Sunday, September 8, 2013

There's Fresh Crime On Our Shelves Today

Upon winning the prestigious 2013 Crime Writers Association International Dagger Award, the judges praised Alex by saying, “An original and absorbing ability to leash incredulity in the name of the fictional contract between author and reader . . . A police procedural, a thriller against time, a race between hunted and hunter, and a whydunnit, written from multiple points of view that explore several apparently parallel stories which finally meet.”

Alex Prévost—kidnapped, savagely beaten, suspended from the ceiling of an abandoned warehouse in a tiny wooden cage—is running out of time. Her abductor appears to want only to watch her die. Will hunger, thirst, or the rats get her first?

Apart from a shaky eyewitness report of the abduction, Police Commandant Camille Verhoeven has nothing to go on: no suspect, no leads, and no family or friends anxious to find a missing loved one. The diminutive and brilliant detective knows from bitter experience the urgency of finding the missing woman as quickly as possible—but first he must understand more about her.

As he uncovers the details of the young woman’s singular history, Camille is forced to acknowledge that the person he seeks is no ordinary victim. She is beautiful, yes, but also extremely tough and resourceful. Before long, saving Alex’s life will be the least of Commandant Verhoeven’s considerable challenges.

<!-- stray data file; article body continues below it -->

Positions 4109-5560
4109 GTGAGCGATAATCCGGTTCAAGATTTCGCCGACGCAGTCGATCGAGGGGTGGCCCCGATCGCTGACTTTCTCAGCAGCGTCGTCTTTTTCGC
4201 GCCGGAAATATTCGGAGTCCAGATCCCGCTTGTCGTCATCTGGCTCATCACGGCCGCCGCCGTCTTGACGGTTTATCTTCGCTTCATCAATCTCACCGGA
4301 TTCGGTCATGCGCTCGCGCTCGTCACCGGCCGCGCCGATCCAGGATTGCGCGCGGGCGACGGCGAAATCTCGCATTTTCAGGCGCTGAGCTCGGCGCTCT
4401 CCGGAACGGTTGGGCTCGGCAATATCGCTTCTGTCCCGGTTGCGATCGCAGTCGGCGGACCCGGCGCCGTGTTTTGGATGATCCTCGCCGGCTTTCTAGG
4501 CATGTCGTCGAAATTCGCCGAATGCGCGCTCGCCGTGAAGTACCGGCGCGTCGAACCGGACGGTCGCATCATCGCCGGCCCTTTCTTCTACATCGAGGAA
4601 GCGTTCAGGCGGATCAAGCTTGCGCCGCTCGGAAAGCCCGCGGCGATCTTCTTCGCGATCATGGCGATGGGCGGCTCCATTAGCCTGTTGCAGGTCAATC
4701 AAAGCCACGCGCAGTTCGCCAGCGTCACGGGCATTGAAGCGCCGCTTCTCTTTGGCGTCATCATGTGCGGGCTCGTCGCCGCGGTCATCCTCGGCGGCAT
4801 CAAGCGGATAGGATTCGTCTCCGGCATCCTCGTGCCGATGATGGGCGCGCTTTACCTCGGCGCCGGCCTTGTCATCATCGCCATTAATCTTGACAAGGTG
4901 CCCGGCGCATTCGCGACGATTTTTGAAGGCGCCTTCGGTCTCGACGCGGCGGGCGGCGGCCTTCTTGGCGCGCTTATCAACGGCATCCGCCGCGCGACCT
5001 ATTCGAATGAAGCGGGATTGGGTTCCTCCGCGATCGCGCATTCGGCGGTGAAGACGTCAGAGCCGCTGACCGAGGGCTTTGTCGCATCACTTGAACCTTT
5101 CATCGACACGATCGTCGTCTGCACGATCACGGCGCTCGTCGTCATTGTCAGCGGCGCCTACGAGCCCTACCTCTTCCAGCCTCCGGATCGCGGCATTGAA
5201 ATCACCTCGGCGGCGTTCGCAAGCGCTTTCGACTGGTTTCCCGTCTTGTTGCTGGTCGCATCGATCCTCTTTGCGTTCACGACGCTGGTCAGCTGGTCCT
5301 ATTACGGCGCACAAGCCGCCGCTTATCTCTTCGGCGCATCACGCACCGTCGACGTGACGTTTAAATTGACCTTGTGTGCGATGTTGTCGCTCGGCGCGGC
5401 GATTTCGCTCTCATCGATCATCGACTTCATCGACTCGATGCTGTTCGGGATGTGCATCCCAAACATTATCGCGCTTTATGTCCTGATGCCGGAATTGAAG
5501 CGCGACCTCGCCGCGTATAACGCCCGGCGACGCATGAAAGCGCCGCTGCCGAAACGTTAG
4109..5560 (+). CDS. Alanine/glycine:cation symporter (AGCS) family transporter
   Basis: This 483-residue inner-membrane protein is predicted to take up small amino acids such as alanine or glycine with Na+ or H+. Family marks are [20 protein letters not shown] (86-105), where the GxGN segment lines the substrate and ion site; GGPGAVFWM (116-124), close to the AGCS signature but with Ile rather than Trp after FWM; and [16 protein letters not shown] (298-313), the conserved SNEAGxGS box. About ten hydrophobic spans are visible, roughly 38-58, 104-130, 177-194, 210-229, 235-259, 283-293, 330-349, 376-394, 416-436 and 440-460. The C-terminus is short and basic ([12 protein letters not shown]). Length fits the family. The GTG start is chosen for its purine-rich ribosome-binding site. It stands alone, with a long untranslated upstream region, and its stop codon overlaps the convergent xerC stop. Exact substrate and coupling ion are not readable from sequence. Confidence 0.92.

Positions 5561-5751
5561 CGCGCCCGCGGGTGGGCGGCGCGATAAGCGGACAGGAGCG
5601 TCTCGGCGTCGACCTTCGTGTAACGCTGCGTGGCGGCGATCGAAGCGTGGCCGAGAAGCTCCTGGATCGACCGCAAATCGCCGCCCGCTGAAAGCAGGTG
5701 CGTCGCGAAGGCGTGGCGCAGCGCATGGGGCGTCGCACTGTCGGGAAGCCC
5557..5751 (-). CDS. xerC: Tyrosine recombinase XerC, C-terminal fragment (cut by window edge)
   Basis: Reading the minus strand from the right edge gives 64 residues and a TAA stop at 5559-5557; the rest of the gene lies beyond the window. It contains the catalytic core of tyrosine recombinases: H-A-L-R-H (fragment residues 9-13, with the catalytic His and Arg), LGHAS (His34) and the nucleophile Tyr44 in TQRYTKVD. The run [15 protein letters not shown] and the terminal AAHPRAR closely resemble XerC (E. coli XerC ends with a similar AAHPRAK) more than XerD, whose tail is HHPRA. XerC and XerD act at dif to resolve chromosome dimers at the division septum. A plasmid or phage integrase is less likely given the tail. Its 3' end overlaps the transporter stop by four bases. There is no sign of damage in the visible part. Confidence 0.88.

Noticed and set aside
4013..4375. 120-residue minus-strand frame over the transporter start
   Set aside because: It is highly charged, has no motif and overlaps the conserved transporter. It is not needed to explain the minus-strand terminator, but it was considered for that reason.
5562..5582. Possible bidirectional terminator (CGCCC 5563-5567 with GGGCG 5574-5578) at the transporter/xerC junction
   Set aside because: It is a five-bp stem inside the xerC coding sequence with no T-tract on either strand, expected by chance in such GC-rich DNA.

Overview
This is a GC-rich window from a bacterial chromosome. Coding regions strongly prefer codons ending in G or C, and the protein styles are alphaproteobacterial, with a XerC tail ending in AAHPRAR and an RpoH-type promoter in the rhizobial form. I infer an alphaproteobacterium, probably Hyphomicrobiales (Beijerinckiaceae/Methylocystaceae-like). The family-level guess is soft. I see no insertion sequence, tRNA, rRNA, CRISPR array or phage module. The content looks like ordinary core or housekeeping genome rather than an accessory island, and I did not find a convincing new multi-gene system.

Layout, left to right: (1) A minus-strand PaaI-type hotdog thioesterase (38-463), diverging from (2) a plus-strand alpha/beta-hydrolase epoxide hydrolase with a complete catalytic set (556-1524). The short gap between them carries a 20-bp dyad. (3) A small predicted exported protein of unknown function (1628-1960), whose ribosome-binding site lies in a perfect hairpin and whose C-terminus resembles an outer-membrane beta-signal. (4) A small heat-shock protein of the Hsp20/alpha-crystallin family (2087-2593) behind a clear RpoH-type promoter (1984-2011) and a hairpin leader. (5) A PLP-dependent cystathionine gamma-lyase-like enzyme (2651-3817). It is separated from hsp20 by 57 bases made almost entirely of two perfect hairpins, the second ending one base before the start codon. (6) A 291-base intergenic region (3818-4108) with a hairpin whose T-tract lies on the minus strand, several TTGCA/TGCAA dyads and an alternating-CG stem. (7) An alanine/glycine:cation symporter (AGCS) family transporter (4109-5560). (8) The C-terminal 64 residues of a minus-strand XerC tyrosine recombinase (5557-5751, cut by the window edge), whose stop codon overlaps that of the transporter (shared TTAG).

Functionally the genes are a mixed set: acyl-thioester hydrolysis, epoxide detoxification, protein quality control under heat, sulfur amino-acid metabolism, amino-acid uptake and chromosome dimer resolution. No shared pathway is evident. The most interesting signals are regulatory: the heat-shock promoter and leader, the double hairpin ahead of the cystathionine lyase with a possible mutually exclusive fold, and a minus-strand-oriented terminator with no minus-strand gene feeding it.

Sometimes reality can really get in the way of a good story.

Joe Middleton’s story is this: He doesn’t remember killing anyone, so there’ s no way a jury can convict him of serial murder. He calls himself Joe Victim, trying, as he awaits trial, to convince the psychiatrists that he wasn’t in control of his actions trusting that the system will save him in the end.

But others know Joe as the infamous Christchurch Carver and they want to see him dead. There’s Melissa , Joe’s accomplice in one of the murders, who plans on shooting him on his way to the courthouse before he gets a chance to start talking. Then there’s Raphael, whose daughter was one of the Carver’s victims. Though he’s tried to move on with life as the leader of a counseling group for grieving family members, he’d like nothing more than to watch Joe pay. Finally there’s Carl Schroder, the ex-detective who locked Joe up and is determined to put things right for the case of his career.

To extract himself from this epic mess, Joe has come up with a desperate plan involving a television psychic who’s looking to get rich by making people believe just about anything. It’s a long shot, but it had better work before he becomes the poster boy for a death penalty that may be reinstated in New Zealand, which isn’t quite the dramatic ending his is hoping for.

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